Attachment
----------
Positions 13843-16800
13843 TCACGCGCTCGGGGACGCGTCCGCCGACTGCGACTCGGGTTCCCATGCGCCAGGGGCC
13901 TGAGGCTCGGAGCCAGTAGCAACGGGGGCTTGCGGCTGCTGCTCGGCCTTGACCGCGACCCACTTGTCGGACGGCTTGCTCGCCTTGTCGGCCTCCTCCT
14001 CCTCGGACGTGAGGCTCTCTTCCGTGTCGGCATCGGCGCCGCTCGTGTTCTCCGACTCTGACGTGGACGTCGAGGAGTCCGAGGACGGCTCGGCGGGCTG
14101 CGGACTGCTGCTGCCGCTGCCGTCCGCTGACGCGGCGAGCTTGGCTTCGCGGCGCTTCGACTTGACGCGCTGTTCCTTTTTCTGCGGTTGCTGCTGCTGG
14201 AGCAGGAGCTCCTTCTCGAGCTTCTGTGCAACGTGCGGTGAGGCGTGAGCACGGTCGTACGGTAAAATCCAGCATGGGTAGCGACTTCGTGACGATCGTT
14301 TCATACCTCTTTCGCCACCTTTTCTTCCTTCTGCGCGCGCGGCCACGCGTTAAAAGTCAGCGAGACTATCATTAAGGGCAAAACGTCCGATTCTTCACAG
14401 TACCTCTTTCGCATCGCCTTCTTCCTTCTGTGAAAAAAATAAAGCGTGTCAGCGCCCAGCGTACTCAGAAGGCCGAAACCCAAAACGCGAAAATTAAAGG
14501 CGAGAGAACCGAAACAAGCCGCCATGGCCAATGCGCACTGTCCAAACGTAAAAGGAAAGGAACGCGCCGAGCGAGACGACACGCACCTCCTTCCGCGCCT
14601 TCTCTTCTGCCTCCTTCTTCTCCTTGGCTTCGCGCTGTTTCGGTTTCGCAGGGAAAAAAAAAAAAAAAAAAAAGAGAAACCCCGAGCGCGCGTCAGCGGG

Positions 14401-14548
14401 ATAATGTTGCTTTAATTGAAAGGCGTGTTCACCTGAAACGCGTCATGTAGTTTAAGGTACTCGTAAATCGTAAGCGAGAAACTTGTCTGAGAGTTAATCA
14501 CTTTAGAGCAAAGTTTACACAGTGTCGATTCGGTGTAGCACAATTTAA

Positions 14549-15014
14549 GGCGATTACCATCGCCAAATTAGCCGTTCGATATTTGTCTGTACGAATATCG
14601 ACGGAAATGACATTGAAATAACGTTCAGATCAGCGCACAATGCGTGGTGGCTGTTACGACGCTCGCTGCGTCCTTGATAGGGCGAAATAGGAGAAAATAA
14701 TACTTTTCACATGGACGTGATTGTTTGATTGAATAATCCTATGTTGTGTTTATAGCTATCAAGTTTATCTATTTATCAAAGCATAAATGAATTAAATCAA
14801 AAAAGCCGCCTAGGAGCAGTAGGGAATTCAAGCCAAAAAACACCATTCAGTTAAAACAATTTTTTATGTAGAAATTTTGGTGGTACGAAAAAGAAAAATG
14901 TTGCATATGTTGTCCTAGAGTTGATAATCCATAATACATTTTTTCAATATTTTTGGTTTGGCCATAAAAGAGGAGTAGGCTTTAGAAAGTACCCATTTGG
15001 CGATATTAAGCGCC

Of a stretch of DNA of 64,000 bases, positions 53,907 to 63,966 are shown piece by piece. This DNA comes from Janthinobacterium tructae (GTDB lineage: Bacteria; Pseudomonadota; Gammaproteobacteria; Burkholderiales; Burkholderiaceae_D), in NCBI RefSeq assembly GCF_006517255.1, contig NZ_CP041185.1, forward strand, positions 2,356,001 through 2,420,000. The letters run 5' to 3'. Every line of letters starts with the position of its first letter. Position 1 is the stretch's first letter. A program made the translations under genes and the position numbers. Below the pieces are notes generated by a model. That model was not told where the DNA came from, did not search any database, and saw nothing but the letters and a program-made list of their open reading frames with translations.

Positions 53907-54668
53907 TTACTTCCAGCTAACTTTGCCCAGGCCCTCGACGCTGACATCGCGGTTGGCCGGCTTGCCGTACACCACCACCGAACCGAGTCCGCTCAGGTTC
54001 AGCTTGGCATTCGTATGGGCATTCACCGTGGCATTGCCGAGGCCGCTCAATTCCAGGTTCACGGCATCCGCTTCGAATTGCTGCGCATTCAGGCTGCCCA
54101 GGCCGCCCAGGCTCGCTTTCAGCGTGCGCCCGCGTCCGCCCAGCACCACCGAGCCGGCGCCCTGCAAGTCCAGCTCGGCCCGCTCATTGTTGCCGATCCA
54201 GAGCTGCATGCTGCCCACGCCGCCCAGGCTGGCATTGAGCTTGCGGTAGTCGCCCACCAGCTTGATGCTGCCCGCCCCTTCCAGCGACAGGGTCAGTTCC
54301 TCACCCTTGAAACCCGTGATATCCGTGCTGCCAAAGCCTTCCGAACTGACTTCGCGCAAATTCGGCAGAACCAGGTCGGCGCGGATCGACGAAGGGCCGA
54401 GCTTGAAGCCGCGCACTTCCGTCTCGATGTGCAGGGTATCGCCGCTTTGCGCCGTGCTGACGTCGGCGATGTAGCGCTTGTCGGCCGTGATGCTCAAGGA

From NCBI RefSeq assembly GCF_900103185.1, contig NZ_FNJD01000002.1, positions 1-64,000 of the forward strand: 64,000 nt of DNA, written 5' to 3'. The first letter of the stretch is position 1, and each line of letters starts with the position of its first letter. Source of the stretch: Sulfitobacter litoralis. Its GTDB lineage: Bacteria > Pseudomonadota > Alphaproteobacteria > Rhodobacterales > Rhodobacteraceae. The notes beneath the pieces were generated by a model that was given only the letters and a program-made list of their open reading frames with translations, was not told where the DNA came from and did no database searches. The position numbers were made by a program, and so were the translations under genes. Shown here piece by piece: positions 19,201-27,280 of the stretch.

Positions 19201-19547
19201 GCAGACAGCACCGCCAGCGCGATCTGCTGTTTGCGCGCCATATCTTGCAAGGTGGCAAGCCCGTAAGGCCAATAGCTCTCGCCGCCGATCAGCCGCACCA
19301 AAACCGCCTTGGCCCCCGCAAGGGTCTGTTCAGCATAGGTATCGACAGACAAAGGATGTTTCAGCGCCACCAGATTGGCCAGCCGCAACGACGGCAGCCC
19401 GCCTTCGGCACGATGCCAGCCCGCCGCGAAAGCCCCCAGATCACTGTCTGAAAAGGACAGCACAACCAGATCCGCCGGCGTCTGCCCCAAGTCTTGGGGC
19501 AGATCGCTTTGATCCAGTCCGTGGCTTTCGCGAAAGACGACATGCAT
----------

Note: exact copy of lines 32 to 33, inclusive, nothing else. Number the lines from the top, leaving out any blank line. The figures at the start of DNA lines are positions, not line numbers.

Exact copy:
19301 AAACCGCCTTGGCCCCCGCAAGGGTCTGTTCAGCATAGGTATCGACAGACAAAGGATGTTTCAGCGCCACCAGATTGGCCAGCCGCAACGACGGCAGCCC
19401 GCCTTCGGCACGATGCCAGCCCGCCGCGAAAGCCCCCAGATCACTGTCTGAAAAGGACAGCACAACCAGATCCGCCGGCGTCTGCCCCAAGTCTTGGGGC